Loving: Walking the tightrope of freedom
by Fabien Lemercier
- CANNES 2016: Co-produced by the United Kingdom, with its classic genre Jeff Nichols’ film is a perfect copy of American films about the fight against segregation
Never wasting the opportunity to serenade one another, Anglo-Saxon cousins the British and the Americans have long enjoyed a marriage of convenience in the film industry, with British studios throwing their arms open to US blockbusters which are then proudly accounted for in the British sector of the market, whilst actors from the island play on the fact that they share a common language with their American big brothers to establish careers for themselves that fast-track them to the Hollywood Walk of Fame and greatly ease their entry into the Oscars hall of fame. But this loyal relationship also regularly sees the United Kingdom co-produce for America, on the best that US mainstream arthouse film has to offer. This is the case for Loving [+see also:
film profile] by Jeff Nichols, which was unveiled in competition at the 69th Cannes Film Festival. It is the 5th feature film by the 37-year-old director, who is a regular at all the major film festivals, and showcases his highly methodical exploration of genre as he gets accustomed to working with bigger budgets and bigger audience ambitions.
After Shakespearian redneck family drama Shotgun Stories, realist borderline paranormal film Take Shelter (which won the Grand Prix at Critics’ Week in Cannes in 2011), modern adventure à la Mark Twain Mud (which was shown in competition at Cannes in 2012) and intimist supernatural thriller road movie Midnight Special (which was shown in competition this year at Berlin), Jeff Nichols this time broaches a great classic of American film: the fight against the injustice of racial segregation. Based on the story that led in 1967 to the decision in the case of Loving v. Virginia by the United States Supreme Court, which declared any law restricting the right to marriage based on the race of the spouses as unconstitutional, the film showcases all the director’s skills (his sense of realism and the great ease with which he gets under the skin of the working classes, his sense of omission, rhythm and atmosphere and the way he evokes emotion), as he knows all the tricks for incorporating the messages he wants to convey to audiences, but slips them in quick enough that it doesn’t weigh down a story rooted in a subject that is already all too serious. Measuring out the ingredients of the film in just the right proportions, he skilfully recounts the story of love and battles between men of Richard (Joël Edgerton) and Mildred (Ruth Negga) Loving, two lovers of different races whose marriage in 1958 in the neighbouring district of Columbia (to escape the law banning interracial unions in their home state of Virginia) drags them into a long-term struggle in which national stakes are much higher than their simple desire to live together as a family in the place they were born.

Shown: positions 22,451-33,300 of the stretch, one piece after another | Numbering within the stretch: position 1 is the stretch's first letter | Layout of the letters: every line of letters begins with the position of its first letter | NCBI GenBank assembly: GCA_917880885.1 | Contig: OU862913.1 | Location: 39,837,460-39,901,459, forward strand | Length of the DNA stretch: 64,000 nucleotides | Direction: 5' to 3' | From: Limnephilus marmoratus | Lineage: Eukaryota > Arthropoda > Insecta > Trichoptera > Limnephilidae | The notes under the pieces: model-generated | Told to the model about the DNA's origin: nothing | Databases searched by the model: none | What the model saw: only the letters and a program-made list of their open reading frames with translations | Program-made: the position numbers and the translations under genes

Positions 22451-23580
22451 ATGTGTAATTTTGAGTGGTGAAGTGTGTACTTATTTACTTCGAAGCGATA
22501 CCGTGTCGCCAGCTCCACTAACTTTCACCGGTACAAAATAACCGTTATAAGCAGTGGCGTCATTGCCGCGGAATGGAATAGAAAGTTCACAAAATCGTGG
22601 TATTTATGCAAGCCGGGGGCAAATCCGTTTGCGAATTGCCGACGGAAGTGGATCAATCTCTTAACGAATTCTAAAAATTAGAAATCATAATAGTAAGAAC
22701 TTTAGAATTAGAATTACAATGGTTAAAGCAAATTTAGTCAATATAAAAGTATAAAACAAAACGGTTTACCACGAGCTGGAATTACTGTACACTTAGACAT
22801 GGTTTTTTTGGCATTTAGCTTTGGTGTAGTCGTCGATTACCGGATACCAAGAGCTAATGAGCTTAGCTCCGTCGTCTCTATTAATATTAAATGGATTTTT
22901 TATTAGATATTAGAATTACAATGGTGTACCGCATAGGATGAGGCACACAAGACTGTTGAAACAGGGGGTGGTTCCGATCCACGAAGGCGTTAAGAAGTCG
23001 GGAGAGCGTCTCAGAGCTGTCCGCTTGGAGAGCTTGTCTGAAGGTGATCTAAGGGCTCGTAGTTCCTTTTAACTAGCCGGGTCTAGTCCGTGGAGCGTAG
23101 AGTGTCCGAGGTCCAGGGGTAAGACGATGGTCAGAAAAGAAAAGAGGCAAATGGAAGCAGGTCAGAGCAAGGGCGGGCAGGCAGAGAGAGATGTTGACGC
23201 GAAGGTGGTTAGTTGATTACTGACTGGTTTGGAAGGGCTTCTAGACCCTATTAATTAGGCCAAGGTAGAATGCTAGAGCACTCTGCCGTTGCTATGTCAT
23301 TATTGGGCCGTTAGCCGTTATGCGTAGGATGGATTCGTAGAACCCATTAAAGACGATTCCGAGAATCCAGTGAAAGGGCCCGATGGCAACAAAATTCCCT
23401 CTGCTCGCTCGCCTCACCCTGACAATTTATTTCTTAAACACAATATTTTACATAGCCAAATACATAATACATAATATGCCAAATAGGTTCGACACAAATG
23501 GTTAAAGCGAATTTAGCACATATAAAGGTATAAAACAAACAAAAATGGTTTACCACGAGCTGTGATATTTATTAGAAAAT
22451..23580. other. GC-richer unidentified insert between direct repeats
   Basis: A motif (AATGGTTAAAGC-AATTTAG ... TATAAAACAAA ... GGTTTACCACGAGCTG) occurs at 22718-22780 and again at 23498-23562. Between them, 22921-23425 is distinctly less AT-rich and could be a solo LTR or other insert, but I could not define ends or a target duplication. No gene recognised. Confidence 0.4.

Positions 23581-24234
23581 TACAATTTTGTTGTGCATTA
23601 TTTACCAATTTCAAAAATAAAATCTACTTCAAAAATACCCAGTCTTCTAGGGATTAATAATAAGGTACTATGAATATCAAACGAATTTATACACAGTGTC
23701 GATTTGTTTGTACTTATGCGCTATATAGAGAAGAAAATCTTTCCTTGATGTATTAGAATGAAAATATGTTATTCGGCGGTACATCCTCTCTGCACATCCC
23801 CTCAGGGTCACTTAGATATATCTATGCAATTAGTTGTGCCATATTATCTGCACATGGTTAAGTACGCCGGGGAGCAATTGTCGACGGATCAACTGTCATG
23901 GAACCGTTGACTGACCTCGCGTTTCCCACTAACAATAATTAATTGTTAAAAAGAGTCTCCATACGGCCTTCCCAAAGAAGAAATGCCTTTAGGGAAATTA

From being arrested to forced exile, from the intervention of civil rights defence lawyers to the media coverage of their case, from threats ("you’re disturbed, Your blood no longer knows where it belongs. It’s the law of God. The sparrow doesn’t mix with the robin. No! No!"; "I’m going to turn your skull to mush") to fear in the face of the mountain before them, with the strength of the family unity (a favourite subject of the director) thrown in: with Loving, Jeff Nichols brings us a perfect copy that nonetheless feels ever so slightly like it may be top of the class, brilliantly taking the subject matter to a new level. We’ll have to watch and wait to see what career path this exceptionally gifted filmmaker takes when the time comes to choose between going down the path chosen by Spielberg (which currently seems likely) or Malick (first period). One thing’s for sure: whatever he does, Jeff Nichols will be spoilt for choice.
Loving is being sold internationally by Insiders, the American subsidiary of Wild Bunch.
(Translated from French)